Ian Walker Racing: The Man and His Cars
When Ian Walker died in 2008, an obituary by motoring journalist David Tremayne called him the Doyen of British motorsport. As a team owner, Walker played a key role in international racing at a key time for British motorsport in general and Colin Chapman’s Lotus in particular. That there has not been a book about him before this one is odd indeed, but, on the plus side, this one is so good that no one else needs to bother with another one.
Walker would have liked this book, because he was a stickler for doing things just so and had a short fuse for anything less than perfect. He also would have liked this book because he had a mind to do one just like it himself and had set up files of photos and ancillary material in a manner that would lend itself to writing it. Alas, he didn’t live long enough. In Julian Balme he has found an entirely capable and simpatico biographer who not only knew the protagonist but also has a knack for doing things just so. And he’s a Lotus man, preaching the gospel of classic-car ownership—in fact he is known to have never owned a single modern car—and his byline regularly appears in motoring magazines on both sides of the pond.
That this opulently spec’d, oversize book (12 x 12″) has such a purposeful and distinctive look is due to another side of Balme, his professional skills as a book and record sleeve designer in the entertainment business (Stiff Records, his own company Vegas Design Associates). Photos abound, many large, quite a few in color. A closing chapter is a parade of “significant survivors” among the cars with a Walker connection.
Walker too had several sides to his professional activities and it is not inconceivable that there are people who wouldn’t know to associate him with racing at all but recognize him as the man behind the Westway scale aeroplane replica business but it is that gig that really bankrolled the racing, more so than even his car dealing. (Next time you watch Dr. Strangelove look for that B-52, it’s a Westway model. There’s half a dozen other movies and Westway even made a 40-ft Eiffel tower for a park in Belgium.)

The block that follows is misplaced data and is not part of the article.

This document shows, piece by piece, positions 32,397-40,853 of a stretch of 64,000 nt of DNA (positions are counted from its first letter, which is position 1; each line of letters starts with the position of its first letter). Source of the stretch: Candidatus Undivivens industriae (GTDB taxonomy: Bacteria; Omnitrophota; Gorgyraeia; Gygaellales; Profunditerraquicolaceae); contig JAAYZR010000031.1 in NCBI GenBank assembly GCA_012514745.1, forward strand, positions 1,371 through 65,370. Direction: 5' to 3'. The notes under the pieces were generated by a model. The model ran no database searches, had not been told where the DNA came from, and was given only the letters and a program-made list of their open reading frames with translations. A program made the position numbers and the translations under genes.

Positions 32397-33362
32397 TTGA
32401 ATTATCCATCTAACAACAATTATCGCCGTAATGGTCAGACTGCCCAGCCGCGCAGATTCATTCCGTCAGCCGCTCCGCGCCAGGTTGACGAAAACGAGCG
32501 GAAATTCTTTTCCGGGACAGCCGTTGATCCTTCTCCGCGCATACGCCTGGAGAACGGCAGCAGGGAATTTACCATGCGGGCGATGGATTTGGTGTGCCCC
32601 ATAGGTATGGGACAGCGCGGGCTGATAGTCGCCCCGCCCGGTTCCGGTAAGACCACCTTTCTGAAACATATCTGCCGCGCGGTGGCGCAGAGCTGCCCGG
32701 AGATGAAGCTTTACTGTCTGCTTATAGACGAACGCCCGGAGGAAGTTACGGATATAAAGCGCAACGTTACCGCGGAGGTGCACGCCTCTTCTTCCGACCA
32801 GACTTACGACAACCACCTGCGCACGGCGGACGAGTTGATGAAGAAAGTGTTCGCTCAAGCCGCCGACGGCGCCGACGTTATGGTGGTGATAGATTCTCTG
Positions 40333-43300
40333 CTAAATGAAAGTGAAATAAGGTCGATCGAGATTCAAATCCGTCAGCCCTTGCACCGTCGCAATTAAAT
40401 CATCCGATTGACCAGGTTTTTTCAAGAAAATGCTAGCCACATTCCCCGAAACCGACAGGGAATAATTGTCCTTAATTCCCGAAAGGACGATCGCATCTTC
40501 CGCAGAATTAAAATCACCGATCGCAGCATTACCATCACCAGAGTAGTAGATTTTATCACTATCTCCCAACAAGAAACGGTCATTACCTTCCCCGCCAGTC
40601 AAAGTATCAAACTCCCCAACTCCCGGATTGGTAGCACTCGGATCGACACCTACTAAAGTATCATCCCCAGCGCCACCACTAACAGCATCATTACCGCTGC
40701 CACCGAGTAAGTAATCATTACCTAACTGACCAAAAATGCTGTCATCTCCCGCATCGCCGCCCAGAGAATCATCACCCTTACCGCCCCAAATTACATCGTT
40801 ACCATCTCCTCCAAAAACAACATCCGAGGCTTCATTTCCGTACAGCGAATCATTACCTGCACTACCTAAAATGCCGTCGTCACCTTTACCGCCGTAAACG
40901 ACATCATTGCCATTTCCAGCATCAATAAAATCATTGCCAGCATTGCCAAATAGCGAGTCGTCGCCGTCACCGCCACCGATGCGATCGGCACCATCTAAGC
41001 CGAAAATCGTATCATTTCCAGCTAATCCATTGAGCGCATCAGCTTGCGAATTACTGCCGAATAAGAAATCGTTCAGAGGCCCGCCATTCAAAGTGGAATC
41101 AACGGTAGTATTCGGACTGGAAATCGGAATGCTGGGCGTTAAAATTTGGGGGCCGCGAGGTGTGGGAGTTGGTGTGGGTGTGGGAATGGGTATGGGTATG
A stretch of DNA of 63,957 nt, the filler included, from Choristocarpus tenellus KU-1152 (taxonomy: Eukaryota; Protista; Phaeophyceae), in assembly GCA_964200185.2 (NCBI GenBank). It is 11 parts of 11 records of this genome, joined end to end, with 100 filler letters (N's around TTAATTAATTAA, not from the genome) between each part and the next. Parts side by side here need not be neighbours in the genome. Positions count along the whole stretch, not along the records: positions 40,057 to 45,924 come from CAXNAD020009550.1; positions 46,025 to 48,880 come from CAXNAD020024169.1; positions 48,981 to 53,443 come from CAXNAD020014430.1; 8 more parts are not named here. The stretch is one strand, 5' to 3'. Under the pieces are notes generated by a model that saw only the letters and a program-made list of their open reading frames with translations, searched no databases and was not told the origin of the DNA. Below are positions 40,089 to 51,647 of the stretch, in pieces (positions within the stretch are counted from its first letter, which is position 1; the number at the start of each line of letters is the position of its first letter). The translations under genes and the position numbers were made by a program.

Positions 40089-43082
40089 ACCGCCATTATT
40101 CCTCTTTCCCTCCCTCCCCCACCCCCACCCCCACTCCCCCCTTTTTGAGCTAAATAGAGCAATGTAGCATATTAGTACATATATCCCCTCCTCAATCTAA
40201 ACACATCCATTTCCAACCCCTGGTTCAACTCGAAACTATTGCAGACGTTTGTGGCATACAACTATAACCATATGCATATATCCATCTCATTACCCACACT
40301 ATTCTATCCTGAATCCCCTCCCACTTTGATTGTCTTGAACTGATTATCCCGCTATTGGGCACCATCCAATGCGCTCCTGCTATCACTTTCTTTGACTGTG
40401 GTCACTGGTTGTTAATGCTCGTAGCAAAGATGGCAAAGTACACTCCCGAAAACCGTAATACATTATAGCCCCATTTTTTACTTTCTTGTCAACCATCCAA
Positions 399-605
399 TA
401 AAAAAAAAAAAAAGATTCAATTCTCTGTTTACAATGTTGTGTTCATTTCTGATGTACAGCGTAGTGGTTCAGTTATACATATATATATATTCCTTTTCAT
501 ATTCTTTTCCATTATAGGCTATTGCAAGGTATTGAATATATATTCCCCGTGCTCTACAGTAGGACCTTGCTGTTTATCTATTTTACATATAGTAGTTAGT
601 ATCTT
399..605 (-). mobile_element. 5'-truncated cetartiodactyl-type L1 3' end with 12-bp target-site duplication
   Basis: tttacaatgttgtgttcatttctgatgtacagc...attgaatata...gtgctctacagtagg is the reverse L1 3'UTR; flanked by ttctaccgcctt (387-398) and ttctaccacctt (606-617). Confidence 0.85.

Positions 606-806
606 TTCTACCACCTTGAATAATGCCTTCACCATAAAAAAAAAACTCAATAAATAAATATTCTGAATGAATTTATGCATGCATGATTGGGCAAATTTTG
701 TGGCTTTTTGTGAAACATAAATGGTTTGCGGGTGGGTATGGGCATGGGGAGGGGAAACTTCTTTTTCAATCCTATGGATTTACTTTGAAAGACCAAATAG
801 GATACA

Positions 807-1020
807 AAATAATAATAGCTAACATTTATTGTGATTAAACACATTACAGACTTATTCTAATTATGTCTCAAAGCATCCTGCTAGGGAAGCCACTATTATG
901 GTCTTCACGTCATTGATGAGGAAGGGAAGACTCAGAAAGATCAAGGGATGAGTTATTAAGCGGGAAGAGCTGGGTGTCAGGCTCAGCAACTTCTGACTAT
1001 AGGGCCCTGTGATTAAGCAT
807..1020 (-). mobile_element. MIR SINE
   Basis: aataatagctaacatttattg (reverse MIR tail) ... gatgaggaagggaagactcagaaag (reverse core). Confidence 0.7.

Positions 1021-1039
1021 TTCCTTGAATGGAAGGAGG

Walker kept his businesses strictly segregated and only close friends and associates crossed the various circles—what this means is that this book, which discusses all these bits, has many things to offer to a whole bunch of different readers.
Walker’s wife and his sons made themselves available for interviews, supplied photos, and surely took keen interest in the making of the book, and a long string of contemporaries shared memories of the man everyone seems to remember as “a real character” and “a great storyteller” and, yes, inveterate dealmaker which earned him the nickname Walker the Talker. Balme’s lively book is a splendid, thoughtful and thorough portrait that mostly focuses on the one great decade (each year is accompanied by a mostly full-page table listing the “Race and Racing Record”; but here and throughout, someone needs to read up on the difference between principle and principal!) in which an amateur rally driver could rise to private team owner who could duke it out the highest levels of international motorsports.
But, just to say it once more, aside from its top-notch contents the physical properties of the book itself make it immensely attractive. Lest we forget: limited edition, 1500 copies. Also available in a super-duper publisher’s edition of 100 numbered and signed copies (ISBN 978-1-902351-48-3, $195) in clamshell box.
Copyright 2016, Sabu Advani (speedreaders.info)